Thaksin ran as a populist, appealing to the average Thai's belief that the government of Chuan Leekpai was more interested in imposing harsh structural reforms to appease the international financial community than it was in easing the economic hardships of the Thai people. As a candidate, he promised to create a new banking sector that would serve small businesses, to impose a three year debt moratorium for farmers, to provide a grant of us$23,000 to every Thai village, and to institute a program of universal healthcare available to all Thais for a nominal fee.
After Thakin's election, the Thai stock market rallied briefly, with many investors buying up shares in companies controlled by Thaksin in the belief that, like many Thai politicians before him, he would work to enrich himself and his family. There was much international skepticism that Thaksin would be able to deliver on his campaign pledges without incurring huge debts, further weakening Thailand's reputation among international lenders and monetary authorities. His pledge to distribute us$23,000 to every village in the country was seen as particularly problematic in that it had the potential of tempting local officials to skim a percentage from the grants for themselves. The health care scheme was greeted with great support domestically, but it too was seen by many observers as impractical in a country like Thailand, much of which is rural and ill-served by hospitals and doctors.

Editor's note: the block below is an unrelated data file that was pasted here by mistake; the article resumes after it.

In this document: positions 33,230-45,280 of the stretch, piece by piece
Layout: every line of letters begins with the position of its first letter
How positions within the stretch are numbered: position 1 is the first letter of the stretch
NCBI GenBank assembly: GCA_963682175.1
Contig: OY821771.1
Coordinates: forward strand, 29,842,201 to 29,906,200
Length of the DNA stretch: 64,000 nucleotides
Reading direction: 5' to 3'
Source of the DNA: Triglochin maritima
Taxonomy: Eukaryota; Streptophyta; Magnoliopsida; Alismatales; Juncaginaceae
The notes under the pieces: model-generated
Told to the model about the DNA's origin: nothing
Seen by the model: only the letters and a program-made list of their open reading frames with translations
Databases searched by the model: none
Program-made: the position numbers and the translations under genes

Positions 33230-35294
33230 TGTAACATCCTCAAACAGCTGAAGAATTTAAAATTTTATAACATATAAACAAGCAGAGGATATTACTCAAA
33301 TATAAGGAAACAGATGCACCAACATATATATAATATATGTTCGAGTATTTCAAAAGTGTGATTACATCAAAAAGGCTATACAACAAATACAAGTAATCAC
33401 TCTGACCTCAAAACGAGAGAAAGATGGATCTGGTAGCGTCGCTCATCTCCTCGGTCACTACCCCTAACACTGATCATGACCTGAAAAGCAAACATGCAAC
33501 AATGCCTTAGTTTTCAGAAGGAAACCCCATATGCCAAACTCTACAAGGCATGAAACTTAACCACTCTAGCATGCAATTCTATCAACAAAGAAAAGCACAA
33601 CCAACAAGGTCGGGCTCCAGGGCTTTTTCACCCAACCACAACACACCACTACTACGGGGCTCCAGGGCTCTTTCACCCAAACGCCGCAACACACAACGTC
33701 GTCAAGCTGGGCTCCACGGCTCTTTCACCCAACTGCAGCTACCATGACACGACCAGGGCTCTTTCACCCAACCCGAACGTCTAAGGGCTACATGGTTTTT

After assuming office, Thaksin made some revisions to the economic liberalizations Thailand had undertaken in the early 1990s, during the peak years of its economic boom as it opened itself to international investment. One such move was the exclusion of foreign investors from participating in the initial offerings of shares from the sales of state-owned enterprises. He also added restrictions to ways foreign-owned enterprises, particularly in the retail sector, could operate in Thailand, a move meant to help struggling Thai retailers compete with foreign chains.